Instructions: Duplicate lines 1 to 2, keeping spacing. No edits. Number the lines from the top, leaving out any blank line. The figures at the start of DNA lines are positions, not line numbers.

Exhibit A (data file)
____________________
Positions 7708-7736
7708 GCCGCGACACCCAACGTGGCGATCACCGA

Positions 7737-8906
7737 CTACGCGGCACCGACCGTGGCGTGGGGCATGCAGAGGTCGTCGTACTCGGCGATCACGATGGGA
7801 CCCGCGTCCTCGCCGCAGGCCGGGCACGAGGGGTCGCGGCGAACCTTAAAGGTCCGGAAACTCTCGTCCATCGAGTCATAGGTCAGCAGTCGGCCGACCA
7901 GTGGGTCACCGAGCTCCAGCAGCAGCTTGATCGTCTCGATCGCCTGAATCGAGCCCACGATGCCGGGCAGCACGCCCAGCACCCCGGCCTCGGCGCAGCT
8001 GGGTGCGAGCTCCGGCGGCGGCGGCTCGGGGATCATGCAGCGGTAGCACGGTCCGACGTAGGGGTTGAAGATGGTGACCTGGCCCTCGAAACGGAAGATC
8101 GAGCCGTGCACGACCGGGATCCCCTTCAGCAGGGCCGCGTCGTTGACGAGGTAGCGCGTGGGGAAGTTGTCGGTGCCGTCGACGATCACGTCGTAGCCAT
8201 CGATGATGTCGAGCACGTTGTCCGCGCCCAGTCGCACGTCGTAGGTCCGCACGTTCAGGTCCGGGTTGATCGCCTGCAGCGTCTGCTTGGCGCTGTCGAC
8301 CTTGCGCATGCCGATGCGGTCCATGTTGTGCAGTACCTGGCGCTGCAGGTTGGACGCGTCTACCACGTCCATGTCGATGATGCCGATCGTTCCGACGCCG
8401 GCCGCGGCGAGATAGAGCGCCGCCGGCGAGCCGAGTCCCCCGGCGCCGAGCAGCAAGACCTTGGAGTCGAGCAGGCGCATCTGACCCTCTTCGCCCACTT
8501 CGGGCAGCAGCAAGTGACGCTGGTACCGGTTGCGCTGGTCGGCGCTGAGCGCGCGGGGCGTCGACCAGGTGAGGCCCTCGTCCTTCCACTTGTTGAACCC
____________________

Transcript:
Positions 7708-7736
7708 GCCGCGACACCCAACGTGGCGATCACCGA